CBS Mornings and ABC’s Good Morning America (GMA) offered dissenting opinions on the Supreme Court’s Affirmative Action ruling Friday morning under the guise of objective journalism. CBS’s Tony Dokoupil strategized about avoiding the Court’s ruling by including race in essays, and Prairie View A&M University president Ruth Simmons likened the ruling to Plessy vs. Ferguson.
Both morning shows disapproved of the “decades of precedent” the courts allegedly flouted but then switched to discussing the benefits of overturning other cases a few moments later.
Appearing on CBS, Simmons, one of Harvard’s defendants, inferred that the case resembled Plessy V. Ferguson. If anything, it more closely reflected affirmative action, which also was based on differential treatment for certain races. Yet, Simmons offered the comparison as a solace to the journalists that it could be overturned:
Well, I think it simply means we'll get to work once again to try to deliver the justice that we've been seeking for a long time. Keep in mind that justices used their judgment, and we know from Plessy V. Ferguson as well as many other cases before the Supreme Court that the cases have sometimes -- their judgments have been overturned. So this is a long struggle, and we have to be in it for the length of the struggle, not because we are winning or losing at any given time.
Gayle King responded that she felt they were losing, giving up even the appearance of objectively reporting both sides. For example, she touted President Biden lashing out at the Court: “There were protests outside the court after this was announced, and President Biden quickly condemned the ruling declaring, quote, ‘This is not a normal court.’”
On GMA, Eva Pilgrim asked Education Secretary Miguel Cardona to advise future college students who would no longer be able to count on race:
The court said you can still mention race in your college essay; they didn't ban that, but they were pretty clear you can't get around this by using some kind of back door like giving more weight to application essays or other factors. For students out there right now who are trying to figure out what to do. What do you say to them?
Simmons disagreed with a similar question on CBS, suggesting colleges could still take race into account, even with the new ban on affirmative action.
So that is something that I think Justice Roberts' remarks leaves room for, actually. People haven't paid much attention to that, but listen to what he said. He said that we should look at students based on their experiences as individuals, and what does he qualify as experiences? The challenges faced, the skills built, the lessons learned. So we're still able to consider a diversity of factors, and how do you erase a person's race? You can't. So I -- I am not given to seeing this as being as detrimental as many.
Tony Dokoupil responded, “So Dr. Simmons, that's a great point. I was going to bring it up myself.”
CBS and GMA made their opinions on affirmative action excessively clear for viewers. Their news coverage morphed into a discussion on how the law could be broken to consider race in admissions still, and they villainized opponents of affirmative action. Their news coverage became so reactionary that it was news in and of itself.
NBC's biased coverage was sponsored by Progressive.
Relevant transcripts are below, click "expand" to read.
7:00 AM Eastern
GAYLE KING: The Supreme Court strikes down affirmative action in college admissions, overturning decades of precedent. We'll have the latest reaction.
KING: We're going to begin, of course, with the fallout from a momentous ruling by the Supreme Court. By now, you've heard all about it. The nation's high court struck down affirmative action in college admissions. It was a six to three decision yesterday, and the Justices ruled this, ‘that race cannot be a factor in deciding who gets into school.’
There were protests outside the court after this was announced, and President Biden quickly condemned the ruling declaring, quote, ‘This is not a normal court.’ Our chief Washington correspondent, that’s Major Garrett, is at the Supreme Court with more on this story. Major, there are passionate conversations on both sides of this issue. Good morning to you.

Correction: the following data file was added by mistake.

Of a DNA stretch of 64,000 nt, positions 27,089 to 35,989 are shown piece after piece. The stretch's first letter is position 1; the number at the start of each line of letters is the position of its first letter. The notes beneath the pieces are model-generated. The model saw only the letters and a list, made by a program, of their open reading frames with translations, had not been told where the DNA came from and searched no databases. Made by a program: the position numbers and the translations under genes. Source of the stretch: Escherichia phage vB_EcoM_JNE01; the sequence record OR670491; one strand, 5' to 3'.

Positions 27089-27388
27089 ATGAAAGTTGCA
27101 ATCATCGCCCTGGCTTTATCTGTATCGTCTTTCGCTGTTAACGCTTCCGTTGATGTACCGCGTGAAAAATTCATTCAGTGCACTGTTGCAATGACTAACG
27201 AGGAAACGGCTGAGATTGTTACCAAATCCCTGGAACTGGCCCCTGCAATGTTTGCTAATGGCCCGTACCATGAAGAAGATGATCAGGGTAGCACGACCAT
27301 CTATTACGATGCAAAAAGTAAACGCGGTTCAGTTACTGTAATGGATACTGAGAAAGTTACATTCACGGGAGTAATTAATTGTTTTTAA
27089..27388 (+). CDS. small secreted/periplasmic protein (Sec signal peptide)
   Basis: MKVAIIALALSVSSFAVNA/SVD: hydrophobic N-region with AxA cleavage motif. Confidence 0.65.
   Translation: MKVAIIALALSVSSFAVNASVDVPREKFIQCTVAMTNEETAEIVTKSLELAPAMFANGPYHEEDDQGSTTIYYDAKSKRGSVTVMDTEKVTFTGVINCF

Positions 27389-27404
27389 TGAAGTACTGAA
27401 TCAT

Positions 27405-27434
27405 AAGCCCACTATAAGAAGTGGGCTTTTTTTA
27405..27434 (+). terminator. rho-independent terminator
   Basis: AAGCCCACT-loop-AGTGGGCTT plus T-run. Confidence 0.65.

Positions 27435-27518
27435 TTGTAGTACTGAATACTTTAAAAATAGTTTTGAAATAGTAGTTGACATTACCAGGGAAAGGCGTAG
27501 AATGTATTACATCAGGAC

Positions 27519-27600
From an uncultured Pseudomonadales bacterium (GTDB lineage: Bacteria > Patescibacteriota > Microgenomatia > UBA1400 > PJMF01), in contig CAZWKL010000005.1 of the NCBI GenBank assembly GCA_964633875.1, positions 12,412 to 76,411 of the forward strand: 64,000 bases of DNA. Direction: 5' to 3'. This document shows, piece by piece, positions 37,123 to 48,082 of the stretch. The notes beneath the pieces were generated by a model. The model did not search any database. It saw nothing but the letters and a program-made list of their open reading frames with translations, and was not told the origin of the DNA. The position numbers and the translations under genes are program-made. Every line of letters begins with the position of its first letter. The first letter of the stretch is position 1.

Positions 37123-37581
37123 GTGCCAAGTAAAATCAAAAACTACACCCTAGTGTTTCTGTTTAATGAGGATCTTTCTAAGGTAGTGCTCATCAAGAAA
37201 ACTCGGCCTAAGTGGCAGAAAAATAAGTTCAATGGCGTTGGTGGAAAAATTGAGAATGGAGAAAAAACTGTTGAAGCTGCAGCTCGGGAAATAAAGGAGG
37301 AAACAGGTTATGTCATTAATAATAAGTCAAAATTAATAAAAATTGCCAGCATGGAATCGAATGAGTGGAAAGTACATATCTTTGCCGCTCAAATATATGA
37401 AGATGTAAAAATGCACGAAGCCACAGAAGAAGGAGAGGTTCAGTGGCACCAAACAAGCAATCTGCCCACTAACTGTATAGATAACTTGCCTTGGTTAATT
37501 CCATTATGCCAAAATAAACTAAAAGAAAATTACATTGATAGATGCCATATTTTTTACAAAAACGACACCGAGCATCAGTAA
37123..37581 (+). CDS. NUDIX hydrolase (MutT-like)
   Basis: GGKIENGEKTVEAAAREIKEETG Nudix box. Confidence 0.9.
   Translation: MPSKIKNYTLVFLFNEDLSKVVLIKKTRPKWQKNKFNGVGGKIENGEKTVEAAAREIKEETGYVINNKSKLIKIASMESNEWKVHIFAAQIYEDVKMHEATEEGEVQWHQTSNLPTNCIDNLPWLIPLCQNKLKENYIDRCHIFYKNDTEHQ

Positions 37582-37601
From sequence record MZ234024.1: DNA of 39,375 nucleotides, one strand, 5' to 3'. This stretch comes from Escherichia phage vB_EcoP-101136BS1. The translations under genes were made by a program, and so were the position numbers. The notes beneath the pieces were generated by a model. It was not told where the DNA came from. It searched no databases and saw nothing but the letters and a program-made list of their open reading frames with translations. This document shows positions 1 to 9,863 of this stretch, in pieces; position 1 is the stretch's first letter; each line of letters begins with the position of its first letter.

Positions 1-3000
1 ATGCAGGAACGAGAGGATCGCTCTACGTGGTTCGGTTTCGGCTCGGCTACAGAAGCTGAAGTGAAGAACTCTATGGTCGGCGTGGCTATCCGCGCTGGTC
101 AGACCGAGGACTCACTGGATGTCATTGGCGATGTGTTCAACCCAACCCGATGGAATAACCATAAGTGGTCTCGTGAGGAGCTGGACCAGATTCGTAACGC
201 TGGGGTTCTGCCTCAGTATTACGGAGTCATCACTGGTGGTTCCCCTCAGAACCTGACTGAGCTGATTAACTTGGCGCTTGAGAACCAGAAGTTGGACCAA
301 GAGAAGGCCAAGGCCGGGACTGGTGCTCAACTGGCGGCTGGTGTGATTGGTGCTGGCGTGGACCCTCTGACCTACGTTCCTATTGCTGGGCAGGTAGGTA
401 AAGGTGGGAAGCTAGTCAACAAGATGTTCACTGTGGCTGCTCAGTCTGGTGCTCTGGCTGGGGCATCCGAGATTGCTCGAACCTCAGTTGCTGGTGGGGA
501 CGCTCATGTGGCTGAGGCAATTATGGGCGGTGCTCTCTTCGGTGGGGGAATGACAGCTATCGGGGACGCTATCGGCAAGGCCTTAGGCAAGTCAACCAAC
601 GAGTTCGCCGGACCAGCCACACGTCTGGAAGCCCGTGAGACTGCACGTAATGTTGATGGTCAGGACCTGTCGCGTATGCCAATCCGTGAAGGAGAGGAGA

MAJOR GARRET: Good morning, Gayle. Good morning, everyone. This ruling reverses history of precedent and policies more so than anything that the Court has done since reversing Roe V. Wade last summer. Former President Trump, who appointed three justices to this court, called the ruling a great day for America. Meanwhile, outraged Democrats describe the decision as a fateful step backwards.
[Cuts to video]
Outside the Supreme Court, students and civil rights leaders protested Thursday's historic ruling to throw out race-based affirmative action. The White House President Biden slammed the Court's conservative majority.
Still, the Supreme Court's decision was widely praised by Republicans, including many 2024 presidential hopefuls.
Writing for the majority, Chief Justice John Roberts said admissions policies at Harvard University and the University of North Carolina violated the 14th Amendment's Equal Protection Clause. Roberts wrote that universities have concluded wrongly that the touchstone of an individual's identity is not challenges bested, skills built, or lessons learned, but the color of their skin, our constitutional history does not tolerate that choice.
In a scathing dissent, Justice Sonia Sotomayor accused the court majority of rolling back decades of precedent and momentous progress, writing: ‘Despite the Court's unjustified exercise of power, the opinion today will serve only to highlight the Court's own impotence in the face of an America whose cries for equality resound.’ The decision also exposed deep personal and ideological divisions within the court.
Justice Ketanji Brown Jackson, the first black woman to serve on the high court, wrote in her dissent that, "Deeming race irrelevant in law does not make it so in life."
Clarence Thomas responded, quote, ‘Justice Jackson uses her broad observations about statistical relationships between race and select measures of health, wealth, and wellbeing to label all blacks as victims.’
Edward Bloom, President of Students for Fair Admissions, brought the case on behalf of students like Calvin Yang, who was denied admission to Harvard.
But, UNC student and president of the UNC Young Democrats, T.J. White, says this is a huge setback for students of color, like himself.
KING: We're glad that you're here. What does this decision mean on a practical basis – realistically for college admissions going forward? We know what it says; what does it mean to you?